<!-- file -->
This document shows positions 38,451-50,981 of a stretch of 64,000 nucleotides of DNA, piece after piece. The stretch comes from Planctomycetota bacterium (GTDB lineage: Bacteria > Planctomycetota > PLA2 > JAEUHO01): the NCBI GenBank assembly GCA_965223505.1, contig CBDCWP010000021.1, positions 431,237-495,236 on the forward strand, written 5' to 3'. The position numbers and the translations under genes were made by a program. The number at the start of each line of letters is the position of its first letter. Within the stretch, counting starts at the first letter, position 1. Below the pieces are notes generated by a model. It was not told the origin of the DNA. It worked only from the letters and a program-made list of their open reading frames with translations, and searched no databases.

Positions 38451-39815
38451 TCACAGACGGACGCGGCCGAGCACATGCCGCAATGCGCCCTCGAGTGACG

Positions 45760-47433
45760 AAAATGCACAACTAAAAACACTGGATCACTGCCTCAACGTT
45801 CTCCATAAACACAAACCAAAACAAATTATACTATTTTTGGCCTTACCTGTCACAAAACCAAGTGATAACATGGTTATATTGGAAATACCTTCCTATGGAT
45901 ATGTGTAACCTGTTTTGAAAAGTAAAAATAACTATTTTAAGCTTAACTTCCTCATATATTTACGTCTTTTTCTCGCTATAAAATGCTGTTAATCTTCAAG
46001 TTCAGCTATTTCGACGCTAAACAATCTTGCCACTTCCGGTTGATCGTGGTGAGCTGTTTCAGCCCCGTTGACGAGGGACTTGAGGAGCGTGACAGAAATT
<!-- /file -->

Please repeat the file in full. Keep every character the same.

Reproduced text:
This document shows positions 38,451-50,981 of a stretch of 64,000 nucleotides of DNA, piece after piece. The stretch comes from Planctomycetota bacterium (GTDB lineage: Bacteria > Planctomycetota > PLA2 > JAEUHO01): the NCBI GenBank assembly GCA_965223505.1, contig CBDCWP010000021.1, positions 431,237-495,236 on the forward strand, written 5' to 3'. The position numbers and the translations under genes were made by a program. The number at the start of each line of letters is the position of its first letter. Within the stretch, counting starts at the first letter, position 1. Below the pieces are notes generated by a model. It was not told the origin of the DNA. It worked only from the letters and a program-made list of their open reading frames with translations, and searched no databases.

Positions 38451-39815
38451 TCACAGACGGACGCGGCCGAGCACATGCCGCAATGCGCCCTCGAGTGACG

Positions 45760-47433
45760 AAAATGCACAACTAAAAACACTGGATCACTGCCTCAACGTT
45801 CTCCATAAACACAAACCAAAACAAATTATACTATTTTTGGCCTTACCTGTCACAAAACCAAGTGATAACATGGTTATATTGGAAATACCTTCCTATGGAT
45901 ATGTGTAACCTGTTTTGAAAAGTAAAAATAACTATTTTAAGCTTAACTTCCTCATATATTTACGTCTTTTTCTCGCTATAAAATGCTGTTAATCTTCAAG
46001 TTCAGCTATTTCGACGCTAAACAATCTTGCCACTTCCGGTTGATCGTGGTGAGCTGTTTCAGCCCCGTTGACGAGGGACTTGAGGAGCGTGACAGAAATT